Introduction to Isolated Azure Functions (.Net 5)

One of the bigger constraints of Azure Function Apps was the tight coupling between the function code and the Azure function runtime. The In-Process Azure Functions ran as a class library in the same process as the host service and was tightly coupled. This forced the function code to use the same version of .Net as the host service. This would also mean you cannot use .Net 5 to develop your function apps.

This restriction was overcome with Isolated Function App, which runs out of process in Azure Functions. The Isolated Function App runs as a console application and could now use .Net 5 for implementation. Additionally, it had fewer conflics due to different versions of same assembly as it runs on a separate process. The other benefits also included the ability to control the function app in a better way, including the application start, configuration and support for dependency injection. One of the biggest limitations of the out-of-process isolated Azure functions is the lack of support for Durable Functions.

Project Template

Let us now proceed to create our Isolated Function.

Isolated Function could be created by choosing the Azure Function Template from Visual Studio.

You need to make sure that you select “.Net 5.0” as the framework. This would generate the Isolated Function template for you.The Isolated Function project is a console application and the template comprises of following files.

  • host.json
  • local.setttings.json
  • C# Project File
  • Program.cs

Start Up and Configuration

Since as a developer you have access to the start up of the Isolated functions, you are responsible for creating, configuring and starting the Host instance. You do so using the HostBuilder class. If you look at the default code generated you could find the following code.

public class Program
{
    public static void Main()
    {
        var host = new HostBuilder()
            .ConfigureFunctionsWorkerDefaults()
            .Build();

        host.Run();
    }
}

The code above creates an instance of HostBuilder, uses the ConfigureFunctionWorkerDefaults extension method to create teh default configurations and uses the Build extension to initialize the configuration.

It then uses the IHost.Run() method to start the Host Instance.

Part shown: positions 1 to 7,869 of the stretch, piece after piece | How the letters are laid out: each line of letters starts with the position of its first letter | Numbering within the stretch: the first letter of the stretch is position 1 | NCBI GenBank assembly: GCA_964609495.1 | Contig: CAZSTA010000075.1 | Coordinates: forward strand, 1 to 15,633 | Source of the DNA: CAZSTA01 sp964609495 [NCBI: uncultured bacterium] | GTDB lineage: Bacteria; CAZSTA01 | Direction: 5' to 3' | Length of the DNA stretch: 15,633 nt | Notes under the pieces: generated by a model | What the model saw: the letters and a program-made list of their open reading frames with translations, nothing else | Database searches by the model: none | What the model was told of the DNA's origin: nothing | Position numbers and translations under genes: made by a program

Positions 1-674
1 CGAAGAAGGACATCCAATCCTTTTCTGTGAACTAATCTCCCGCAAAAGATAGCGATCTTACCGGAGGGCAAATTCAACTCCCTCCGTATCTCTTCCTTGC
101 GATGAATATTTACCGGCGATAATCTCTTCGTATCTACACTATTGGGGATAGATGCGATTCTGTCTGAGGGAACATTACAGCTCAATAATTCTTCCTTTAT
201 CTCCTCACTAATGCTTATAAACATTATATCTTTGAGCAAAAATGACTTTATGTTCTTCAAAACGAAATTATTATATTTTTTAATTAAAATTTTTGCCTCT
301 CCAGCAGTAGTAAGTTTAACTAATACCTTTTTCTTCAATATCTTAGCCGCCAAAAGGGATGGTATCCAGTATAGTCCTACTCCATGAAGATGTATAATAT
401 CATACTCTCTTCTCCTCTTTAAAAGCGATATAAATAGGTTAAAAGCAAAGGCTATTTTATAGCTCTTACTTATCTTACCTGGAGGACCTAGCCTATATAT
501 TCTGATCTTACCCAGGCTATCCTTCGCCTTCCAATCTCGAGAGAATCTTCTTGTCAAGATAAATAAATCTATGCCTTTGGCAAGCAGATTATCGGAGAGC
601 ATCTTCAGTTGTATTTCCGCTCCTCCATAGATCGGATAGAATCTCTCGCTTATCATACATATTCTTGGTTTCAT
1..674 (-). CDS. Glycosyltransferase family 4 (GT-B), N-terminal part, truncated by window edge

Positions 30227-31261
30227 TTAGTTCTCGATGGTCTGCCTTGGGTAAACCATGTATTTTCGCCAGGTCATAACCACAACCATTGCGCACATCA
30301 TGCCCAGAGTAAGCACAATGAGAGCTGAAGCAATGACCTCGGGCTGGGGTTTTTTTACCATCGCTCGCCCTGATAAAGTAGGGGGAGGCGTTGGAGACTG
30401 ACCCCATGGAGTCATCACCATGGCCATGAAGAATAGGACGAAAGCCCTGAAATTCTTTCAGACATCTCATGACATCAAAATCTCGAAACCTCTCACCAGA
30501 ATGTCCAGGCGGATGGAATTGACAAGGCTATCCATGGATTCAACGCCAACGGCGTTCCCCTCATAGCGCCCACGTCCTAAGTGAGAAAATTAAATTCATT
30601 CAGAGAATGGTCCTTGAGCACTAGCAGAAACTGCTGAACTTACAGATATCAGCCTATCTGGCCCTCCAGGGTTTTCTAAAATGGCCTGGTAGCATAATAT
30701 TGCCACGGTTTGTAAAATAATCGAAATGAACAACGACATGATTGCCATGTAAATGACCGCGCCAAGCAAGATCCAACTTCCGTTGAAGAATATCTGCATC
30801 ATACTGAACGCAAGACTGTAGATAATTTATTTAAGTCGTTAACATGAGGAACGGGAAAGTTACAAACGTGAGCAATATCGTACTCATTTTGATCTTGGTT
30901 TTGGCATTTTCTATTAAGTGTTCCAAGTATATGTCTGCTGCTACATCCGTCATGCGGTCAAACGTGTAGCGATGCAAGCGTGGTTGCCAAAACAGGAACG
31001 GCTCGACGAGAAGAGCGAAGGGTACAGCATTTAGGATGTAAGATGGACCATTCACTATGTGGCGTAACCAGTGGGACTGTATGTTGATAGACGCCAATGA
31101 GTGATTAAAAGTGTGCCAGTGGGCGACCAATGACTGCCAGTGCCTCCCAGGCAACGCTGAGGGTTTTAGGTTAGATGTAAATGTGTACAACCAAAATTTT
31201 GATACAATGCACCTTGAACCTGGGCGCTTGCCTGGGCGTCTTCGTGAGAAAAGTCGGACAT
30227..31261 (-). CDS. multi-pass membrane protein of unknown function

As mentioned earlier, since you are building your own host instance, you have ability to configure it with the services and middleware you would prefer.

ConfigureFunctionsWorkerDefaults

The ConfigureFunctionWorkerDefaults method adds the default settings which is required to run the function app as __ out of process_. The default configuration includes

  • Default set of converters
  • Default JsonSerializerOptions
  • Integrate Azure Logging
  • Output binding Middlewareand features
  • Function execution middleware
  • Default gRPC support

You could use an override of the ConfigureFunctionWorkerDefaults to custom configure some of the existing services/configuration. For example, the default JsonSerializerOptions configured by the ConfigureFunctionWorkerDefaults is as following.


// Code from IServiceCollection.AddFunctionsWorkerDefaults extension method
services.Configure<JsonSerializerOptions>(options =>
{
    options.PropertyNameCaseInsensitive = true;
});

This configures the default Json configuration to ignore the casing on property names. You could further configure it to ignore the trailing commas in Json (default is false).

var host = new HostBuilder()
            .ConfigureFunctionsWorkerDefaults(builder=>
            {
                builder.Services.Configure<JsonSerializerOptions>(options =>
                {
                    options.AllowTrailingCommas = true;
                });

            })
            .Build();


Middleware

The isolated functions also allows you to configure your custom middlewares to the invocation pipelines. The ConfigureFunctionsWorkerDefault method again comes in handy for the purpose.

var host = new HostBuilder()
                .ConfigureFunctionsWorkerDefaults(builder=>
                {
                    builder.Services.Configure<JsonSerializerOptions>(options =>
                    {
                        options.AllowTrailingCommas = true;
                    });

                    builder.UseMiddleware<ExceptionMiddleWare>();
                })
                .Build();

The ExceptionMiddleWare in the above is a custom middleware that can inject custom logic into the invocation pipeline.

public class ExceptionMiddleWare : IFunctionsWorkerMiddleware
{
    public async Task Invoke(FunctionContext context, FunctionExecutionDelegate next)
    {
        try
        {
            await next(context);
        }
        catch(Exception ex)
        {
            var logger = context.GetLogger(context.FunctionDefinition.Name);